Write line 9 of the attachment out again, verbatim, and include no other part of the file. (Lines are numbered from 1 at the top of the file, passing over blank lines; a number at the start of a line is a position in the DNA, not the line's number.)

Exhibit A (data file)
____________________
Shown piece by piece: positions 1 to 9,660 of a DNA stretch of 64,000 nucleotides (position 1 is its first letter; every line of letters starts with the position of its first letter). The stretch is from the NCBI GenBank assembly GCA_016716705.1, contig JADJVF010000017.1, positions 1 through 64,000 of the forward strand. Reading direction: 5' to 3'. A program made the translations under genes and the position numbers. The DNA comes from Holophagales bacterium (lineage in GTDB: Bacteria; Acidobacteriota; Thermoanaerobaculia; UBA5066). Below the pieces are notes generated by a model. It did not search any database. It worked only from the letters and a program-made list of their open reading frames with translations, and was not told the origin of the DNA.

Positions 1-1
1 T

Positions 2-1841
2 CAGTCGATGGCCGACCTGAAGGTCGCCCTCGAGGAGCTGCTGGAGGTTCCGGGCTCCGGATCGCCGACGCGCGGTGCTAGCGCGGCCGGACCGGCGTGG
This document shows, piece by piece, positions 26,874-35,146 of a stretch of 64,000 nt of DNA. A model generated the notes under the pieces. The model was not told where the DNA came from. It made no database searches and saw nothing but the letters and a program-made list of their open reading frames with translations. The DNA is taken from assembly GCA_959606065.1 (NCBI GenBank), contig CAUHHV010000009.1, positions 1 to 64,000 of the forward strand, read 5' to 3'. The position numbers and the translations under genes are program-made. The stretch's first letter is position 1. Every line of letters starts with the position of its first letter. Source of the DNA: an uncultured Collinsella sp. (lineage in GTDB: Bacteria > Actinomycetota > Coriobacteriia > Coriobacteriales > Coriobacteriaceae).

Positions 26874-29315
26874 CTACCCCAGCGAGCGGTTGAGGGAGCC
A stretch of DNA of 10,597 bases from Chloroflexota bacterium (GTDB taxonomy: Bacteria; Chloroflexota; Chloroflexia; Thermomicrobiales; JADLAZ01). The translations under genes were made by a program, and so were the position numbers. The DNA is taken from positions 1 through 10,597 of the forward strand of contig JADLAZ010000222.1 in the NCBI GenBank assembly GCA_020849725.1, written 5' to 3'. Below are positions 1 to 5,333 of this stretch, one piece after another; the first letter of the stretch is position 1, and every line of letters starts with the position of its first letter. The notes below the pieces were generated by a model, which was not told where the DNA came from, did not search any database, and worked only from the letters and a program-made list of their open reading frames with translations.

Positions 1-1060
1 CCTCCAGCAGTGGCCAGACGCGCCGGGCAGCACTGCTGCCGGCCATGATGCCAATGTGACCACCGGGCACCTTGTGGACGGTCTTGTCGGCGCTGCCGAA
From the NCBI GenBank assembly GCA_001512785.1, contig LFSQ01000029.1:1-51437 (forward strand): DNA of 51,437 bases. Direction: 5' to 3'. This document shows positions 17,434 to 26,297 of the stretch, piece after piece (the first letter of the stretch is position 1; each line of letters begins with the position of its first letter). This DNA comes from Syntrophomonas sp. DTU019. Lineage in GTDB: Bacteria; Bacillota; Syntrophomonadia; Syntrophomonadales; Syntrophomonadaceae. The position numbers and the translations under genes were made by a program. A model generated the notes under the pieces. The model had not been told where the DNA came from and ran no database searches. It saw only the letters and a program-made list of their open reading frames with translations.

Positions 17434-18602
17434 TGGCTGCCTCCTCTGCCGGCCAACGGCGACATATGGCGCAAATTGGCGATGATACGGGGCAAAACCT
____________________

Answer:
A stretch of DNA of 10,597 bases from Chloroflexota bacterium (GTDB taxonomy: Bacteria; Chloroflexota; Chloroflexia; Thermomicrobiales; JADLAZ01). The translations under genes were made by a program, and so were the position numbers. The DNA is taken from positions 1 through 10,597 of the forward strand of contig JADLAZ010000222.1 in the NCBI GenBank assembly GCA_020849725.1, written 5' to 3'. Below are positions 1 to 5,333 of this stretch, one piece after another; the first letter of the stretch is position 1, and every line of letters starts with the position of its first letter. The notes below the pieces were generated by a model, which was not told where the DNA came from, did not search any database, and worked only from the letters and a program-made list of their open reading frames with translations.